The late Mal Peet was a writer of extraordinary gifts. His work was varied, intelligent and challenging, and he strained at convention while telling powerful and moving stories. His estate has been publishing the manuscripts he left behind; it is with sadness that I note that this is probably the final one. Few other authors who write ostensibly for children have matched his range: in many ways he resembles Robert Westall, whose output over forty or so novels was consistently excellent and who was unafraid to treat difficult themes.
Here, Peet returns to fatherhood, war and what it means to be good. Martin is a young man of the upper middle classes who has been left traumatised by the Second World War and by what he saw in Belsen. He drifts from seeing a psychiatrist to pub fights to dropping out of Cambridge. A random introduction from his platoon commander sends him to work as driver and odd job man at Burra Hall, where Mr Godley lives almost alone, brooding over his dead son (whose uniform graces a dummy in his house) and his beautiful Rolls-Royce Phantom.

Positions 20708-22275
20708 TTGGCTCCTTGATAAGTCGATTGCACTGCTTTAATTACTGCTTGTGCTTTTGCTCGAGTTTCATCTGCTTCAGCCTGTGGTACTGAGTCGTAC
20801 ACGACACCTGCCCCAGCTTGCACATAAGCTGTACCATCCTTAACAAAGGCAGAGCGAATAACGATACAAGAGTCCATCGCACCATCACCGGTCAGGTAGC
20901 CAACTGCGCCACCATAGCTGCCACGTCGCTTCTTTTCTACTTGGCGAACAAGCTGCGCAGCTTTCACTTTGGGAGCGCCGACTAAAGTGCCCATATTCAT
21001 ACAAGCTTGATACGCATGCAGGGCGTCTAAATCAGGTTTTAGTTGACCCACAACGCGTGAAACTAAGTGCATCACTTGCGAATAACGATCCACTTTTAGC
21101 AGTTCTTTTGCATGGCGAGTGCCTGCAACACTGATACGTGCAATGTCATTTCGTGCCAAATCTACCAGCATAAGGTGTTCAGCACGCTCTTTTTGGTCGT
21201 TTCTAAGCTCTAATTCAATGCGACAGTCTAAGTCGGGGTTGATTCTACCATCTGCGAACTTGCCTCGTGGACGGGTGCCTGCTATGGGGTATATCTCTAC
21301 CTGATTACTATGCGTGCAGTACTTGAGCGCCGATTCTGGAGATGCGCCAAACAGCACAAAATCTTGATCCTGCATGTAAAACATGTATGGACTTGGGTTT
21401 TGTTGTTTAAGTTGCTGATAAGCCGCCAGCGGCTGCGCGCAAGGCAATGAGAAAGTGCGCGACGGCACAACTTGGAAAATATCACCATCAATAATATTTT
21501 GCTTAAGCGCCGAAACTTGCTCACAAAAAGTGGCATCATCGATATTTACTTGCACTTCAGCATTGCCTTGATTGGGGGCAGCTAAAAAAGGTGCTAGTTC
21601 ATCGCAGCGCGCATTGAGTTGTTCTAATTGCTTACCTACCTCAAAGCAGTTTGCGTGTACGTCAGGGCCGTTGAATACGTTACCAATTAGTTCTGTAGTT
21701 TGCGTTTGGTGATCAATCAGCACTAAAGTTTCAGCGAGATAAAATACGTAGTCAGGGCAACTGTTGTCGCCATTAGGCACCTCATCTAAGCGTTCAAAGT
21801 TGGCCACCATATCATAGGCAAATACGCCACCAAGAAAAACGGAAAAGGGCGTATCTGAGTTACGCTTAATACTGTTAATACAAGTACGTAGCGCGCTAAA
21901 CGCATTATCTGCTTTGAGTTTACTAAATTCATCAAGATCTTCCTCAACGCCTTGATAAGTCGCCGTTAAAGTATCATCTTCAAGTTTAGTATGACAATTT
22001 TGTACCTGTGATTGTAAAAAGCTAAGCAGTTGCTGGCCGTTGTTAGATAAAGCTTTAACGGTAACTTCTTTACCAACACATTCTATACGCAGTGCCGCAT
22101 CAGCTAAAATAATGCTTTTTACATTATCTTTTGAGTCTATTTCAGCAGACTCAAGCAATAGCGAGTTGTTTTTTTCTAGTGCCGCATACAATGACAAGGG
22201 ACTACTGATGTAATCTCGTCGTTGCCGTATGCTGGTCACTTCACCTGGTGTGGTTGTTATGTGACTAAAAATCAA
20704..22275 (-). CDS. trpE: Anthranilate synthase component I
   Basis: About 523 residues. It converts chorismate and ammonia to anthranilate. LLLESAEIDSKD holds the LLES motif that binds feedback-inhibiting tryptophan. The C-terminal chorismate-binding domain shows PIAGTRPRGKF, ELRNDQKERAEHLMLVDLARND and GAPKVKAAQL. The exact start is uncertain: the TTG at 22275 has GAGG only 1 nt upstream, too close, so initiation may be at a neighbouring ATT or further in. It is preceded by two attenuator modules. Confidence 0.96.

Martin soon starts to take the place of the lost son. What follows is a thrilling study of pain, grief and evil, with the mechanics of a murder mystery powering the plot. What is honour when all else seems to be falling apart? What is a man’s life worth